Theological Instruction and Faith Transmission: Lonergan's Method as Pedagogy Theology


  • Patricia A. Sullivan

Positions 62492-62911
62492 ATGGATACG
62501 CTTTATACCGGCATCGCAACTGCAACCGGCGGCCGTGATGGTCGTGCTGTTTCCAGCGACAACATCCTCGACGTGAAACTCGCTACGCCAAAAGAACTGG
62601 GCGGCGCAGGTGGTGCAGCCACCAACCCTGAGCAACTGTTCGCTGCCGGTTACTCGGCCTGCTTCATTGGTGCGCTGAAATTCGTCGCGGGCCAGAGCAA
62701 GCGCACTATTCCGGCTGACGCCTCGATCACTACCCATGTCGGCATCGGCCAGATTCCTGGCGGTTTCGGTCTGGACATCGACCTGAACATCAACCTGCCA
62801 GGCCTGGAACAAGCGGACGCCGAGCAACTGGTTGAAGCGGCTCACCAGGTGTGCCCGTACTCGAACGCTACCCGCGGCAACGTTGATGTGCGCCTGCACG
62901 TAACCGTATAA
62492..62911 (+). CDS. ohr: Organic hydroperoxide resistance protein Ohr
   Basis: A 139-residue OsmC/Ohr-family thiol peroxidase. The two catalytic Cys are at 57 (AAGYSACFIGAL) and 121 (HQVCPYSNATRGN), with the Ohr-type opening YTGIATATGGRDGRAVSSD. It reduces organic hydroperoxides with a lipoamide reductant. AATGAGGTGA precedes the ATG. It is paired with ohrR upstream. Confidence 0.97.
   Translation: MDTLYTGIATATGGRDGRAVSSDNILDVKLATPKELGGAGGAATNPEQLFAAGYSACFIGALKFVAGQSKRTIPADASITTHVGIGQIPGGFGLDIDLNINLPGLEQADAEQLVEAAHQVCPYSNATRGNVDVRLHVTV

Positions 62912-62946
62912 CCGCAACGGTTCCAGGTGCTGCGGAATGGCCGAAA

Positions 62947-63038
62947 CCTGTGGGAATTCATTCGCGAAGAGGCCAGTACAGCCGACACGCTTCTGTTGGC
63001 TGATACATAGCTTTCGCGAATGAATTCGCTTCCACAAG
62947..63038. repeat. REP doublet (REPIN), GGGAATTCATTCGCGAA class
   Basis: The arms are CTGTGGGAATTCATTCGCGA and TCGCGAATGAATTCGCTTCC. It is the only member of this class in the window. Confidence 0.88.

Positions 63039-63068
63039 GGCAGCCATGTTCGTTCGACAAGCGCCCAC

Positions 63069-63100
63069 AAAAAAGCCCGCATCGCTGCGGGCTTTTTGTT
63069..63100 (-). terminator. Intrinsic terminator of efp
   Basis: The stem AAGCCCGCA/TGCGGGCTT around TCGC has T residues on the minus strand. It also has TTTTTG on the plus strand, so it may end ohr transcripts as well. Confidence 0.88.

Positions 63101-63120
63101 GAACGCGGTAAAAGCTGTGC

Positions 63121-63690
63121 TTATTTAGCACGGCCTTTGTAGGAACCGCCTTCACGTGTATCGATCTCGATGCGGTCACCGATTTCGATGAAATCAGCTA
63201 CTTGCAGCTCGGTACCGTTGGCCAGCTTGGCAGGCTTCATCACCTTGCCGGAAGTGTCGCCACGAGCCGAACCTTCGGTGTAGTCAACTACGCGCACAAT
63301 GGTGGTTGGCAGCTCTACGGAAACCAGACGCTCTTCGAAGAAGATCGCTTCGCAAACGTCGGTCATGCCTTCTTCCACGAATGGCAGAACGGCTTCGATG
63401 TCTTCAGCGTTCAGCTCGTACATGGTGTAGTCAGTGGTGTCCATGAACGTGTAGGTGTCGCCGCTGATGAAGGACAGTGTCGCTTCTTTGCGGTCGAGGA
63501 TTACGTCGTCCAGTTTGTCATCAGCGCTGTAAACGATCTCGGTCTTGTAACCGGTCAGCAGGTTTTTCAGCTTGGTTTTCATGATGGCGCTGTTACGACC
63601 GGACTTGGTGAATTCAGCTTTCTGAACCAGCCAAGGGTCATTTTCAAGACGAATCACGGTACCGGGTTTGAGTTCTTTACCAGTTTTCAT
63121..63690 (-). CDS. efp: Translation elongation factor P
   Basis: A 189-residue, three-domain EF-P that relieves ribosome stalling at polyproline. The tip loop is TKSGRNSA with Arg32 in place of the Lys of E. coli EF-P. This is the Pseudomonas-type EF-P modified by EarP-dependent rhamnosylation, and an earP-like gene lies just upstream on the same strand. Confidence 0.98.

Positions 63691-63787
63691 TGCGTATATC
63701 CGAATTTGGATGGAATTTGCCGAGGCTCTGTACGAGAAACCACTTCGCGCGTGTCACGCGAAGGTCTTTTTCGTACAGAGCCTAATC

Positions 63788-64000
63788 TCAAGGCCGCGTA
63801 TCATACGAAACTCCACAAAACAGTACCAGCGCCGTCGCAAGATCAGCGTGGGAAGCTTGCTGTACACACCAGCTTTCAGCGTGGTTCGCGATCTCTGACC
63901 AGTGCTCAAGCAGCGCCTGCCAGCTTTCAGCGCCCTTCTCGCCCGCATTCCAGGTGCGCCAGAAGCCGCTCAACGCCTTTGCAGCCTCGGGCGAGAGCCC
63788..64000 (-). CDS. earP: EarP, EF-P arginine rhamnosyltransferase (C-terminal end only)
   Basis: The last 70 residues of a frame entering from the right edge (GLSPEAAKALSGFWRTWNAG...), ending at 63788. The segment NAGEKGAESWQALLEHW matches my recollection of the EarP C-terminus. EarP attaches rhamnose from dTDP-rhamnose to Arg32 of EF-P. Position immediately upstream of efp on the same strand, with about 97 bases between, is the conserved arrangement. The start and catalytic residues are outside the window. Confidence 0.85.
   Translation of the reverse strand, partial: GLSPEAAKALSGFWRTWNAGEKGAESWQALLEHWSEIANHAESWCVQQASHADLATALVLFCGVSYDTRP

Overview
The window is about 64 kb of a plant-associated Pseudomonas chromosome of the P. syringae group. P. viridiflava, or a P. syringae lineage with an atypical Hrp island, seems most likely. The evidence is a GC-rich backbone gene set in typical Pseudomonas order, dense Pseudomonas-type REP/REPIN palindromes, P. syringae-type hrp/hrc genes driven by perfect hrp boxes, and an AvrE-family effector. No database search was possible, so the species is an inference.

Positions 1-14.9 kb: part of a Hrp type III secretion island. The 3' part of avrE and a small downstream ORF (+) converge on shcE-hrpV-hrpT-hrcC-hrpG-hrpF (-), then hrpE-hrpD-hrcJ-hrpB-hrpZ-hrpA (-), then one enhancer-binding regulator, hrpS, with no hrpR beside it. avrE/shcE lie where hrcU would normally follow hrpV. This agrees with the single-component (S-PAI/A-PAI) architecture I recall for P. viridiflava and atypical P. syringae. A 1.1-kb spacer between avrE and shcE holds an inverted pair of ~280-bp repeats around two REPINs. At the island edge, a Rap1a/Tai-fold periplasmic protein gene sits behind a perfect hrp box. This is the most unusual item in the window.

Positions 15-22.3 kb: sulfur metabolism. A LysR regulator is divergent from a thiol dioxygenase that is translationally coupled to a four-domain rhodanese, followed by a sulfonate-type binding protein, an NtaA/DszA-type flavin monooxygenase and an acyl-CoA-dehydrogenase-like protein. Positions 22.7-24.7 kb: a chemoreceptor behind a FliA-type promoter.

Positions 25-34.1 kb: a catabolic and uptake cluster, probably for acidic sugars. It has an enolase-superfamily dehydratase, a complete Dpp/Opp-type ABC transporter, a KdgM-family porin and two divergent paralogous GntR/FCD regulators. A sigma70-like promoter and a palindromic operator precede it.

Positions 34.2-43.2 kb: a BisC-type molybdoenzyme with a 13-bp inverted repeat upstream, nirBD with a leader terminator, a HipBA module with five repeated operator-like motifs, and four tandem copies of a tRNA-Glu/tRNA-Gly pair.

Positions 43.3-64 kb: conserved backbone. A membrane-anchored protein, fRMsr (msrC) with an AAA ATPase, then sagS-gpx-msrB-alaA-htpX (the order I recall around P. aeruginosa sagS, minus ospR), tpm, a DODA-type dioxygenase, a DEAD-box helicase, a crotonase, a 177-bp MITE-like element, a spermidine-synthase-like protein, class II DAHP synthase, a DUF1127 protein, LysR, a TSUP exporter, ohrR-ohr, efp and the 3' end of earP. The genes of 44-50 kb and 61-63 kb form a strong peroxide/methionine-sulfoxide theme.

Hans Urs Von Balthasar's lament that coincidence of the theologian and the saint has not been the norm since the Middle Ages can be emblematic of a methodological issue impacting both academic theology and the Church wholly by separation of that which as a faith tenet should be unified—word and witness. Theologians’ intent today to speak from but not be confused with their location, the theological discipline's reach for respectability in an increasingly secular academy, market forces deliberately shrinking theology's influence except in such as interdisciplinary endeavors supporting other publics’ aims, the contemporary narrow specialization of the theologian, and the sometime view that narrow tasks serving theology are theology itself all result in conflations of theology and religion. So “theology” and “spirituality,” as Balthasar identified the breach, will be separate. Yet we hope that theologians, with all others, will be saints. Does this not, particularly to students, transmit the faith? Although Bernard Lonergan's method might seem to exacerbate the separation given its numerous theological specialties and conversion types, it also offers the way of reunification—without threat to academic integrity. The theological method, with its turn to the subject, can ground a theology (and method) of pedagogy.